Process Management

News last update:6 Aug 2012

GM plants found in conventional UK crop

Genetically modified oilseed rape has been found in Somerset fields in the UK where trials of non-modified crops were being carried out.

A Defra investigation shows that the unapproved seed was accidentally sewn in the field, rather than there being any suggestion of cross-fertilisation between GM and non-GM plants.

The type of GM seed is approved for animal feed in the EU, but not for cultivation.

The seed harvested from this trial, and an adjacent trial of spring oil seed rape, has been identified and is now being securely stored while the GM Inspectorate continues its investigation.

None of the seed has been transported onwards to other destinations and the investigation has confirmed no other oilseed rape crops were grown in the vicinity at the time of the trial.

Exhibition on GM foods
The announcement coincides with the launch of an exhibition at London's Science Museum on genetically modified foods which seeks to separate the wheat from the chaff when it comes to information on the controversial crops.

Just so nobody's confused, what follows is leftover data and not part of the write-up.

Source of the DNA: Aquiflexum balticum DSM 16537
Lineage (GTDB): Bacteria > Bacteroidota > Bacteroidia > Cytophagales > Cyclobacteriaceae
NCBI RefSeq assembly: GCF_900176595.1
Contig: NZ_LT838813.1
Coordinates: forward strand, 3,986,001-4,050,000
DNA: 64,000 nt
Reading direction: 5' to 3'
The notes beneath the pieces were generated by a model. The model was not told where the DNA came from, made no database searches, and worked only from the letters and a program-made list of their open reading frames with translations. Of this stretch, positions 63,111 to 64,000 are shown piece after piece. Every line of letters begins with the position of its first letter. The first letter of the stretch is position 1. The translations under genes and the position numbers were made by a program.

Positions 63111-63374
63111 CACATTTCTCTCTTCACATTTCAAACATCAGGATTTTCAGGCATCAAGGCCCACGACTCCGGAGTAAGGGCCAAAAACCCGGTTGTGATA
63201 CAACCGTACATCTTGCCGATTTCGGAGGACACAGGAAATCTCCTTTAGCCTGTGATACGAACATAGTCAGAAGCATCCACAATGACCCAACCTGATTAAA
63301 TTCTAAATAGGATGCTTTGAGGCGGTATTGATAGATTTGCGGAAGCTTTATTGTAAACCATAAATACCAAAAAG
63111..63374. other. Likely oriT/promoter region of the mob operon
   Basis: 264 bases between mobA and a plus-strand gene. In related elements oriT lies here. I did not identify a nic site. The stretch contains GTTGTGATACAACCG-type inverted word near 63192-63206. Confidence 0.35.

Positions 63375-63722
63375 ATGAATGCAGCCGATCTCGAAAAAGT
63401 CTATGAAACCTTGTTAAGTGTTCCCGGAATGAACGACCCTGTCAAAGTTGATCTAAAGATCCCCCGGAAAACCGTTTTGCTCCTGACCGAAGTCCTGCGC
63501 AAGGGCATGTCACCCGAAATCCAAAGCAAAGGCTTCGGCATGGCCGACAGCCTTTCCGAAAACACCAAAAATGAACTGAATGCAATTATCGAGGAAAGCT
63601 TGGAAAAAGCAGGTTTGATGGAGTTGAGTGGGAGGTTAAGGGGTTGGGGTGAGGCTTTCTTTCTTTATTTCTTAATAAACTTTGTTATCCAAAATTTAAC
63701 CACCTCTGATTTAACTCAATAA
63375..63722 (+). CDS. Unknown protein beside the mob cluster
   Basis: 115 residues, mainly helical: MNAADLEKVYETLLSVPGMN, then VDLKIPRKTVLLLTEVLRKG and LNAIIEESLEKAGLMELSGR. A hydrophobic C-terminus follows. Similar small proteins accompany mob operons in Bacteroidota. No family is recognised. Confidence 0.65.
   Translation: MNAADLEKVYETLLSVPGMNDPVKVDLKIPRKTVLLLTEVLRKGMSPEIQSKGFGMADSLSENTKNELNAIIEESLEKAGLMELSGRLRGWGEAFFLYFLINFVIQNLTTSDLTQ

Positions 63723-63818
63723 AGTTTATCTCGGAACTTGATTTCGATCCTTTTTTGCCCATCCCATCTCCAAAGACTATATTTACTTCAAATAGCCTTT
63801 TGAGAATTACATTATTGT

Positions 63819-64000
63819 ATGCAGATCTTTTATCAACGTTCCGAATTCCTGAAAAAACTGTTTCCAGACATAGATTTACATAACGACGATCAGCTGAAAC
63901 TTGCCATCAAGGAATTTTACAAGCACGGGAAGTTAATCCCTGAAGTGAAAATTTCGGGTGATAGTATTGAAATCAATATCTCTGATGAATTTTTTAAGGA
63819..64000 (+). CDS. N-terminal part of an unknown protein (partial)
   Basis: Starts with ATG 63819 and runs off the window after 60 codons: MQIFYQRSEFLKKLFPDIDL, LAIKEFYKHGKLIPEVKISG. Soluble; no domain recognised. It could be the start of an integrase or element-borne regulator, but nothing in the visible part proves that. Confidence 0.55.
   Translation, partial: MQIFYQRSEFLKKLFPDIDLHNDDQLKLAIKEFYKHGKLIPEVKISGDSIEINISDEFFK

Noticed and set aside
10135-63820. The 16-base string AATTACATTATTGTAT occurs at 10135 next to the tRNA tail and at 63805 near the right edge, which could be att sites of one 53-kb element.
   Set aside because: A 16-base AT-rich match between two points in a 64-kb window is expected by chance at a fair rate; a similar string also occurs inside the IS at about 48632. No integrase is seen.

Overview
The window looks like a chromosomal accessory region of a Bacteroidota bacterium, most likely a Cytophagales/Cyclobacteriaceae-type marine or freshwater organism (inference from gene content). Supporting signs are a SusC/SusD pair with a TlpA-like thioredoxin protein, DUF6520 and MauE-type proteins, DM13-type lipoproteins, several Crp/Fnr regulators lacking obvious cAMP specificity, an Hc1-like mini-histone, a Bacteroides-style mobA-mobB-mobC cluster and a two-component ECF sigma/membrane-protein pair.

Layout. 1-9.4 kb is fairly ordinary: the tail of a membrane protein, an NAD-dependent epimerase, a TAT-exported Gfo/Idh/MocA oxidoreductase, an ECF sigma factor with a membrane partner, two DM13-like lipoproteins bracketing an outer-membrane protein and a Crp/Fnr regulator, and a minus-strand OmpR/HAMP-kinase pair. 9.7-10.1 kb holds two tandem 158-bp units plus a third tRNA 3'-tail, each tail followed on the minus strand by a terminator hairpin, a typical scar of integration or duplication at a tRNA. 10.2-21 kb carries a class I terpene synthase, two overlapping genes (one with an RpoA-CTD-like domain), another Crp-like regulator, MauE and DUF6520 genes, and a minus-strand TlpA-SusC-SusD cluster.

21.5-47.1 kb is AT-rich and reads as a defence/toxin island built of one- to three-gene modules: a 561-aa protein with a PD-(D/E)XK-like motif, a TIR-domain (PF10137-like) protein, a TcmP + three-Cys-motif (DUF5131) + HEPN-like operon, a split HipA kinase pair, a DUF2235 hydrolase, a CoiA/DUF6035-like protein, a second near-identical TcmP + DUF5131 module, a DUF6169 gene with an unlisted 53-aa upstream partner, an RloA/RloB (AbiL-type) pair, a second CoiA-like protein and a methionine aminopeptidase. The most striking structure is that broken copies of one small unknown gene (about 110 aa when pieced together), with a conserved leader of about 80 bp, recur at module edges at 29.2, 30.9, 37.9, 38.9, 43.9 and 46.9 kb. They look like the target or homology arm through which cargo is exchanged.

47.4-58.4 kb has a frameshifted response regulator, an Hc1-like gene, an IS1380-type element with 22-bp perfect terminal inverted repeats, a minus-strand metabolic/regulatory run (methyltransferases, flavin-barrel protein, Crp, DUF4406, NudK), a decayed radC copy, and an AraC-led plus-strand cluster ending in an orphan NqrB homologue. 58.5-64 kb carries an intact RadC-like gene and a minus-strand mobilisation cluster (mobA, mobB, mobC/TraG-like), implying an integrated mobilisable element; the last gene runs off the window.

The exhibition, Future Foods, attempts to present a balanced picture, getting away from the Frankenstein foods and saviour-of -the -world's-hungry hype, explaining what genetic modification is as well as outlining benefits and risks and hopes and fears.

It asks visitors where they stand in today's GM debate by presenting them with the latest scientific evidence. The exhibition will run until June.

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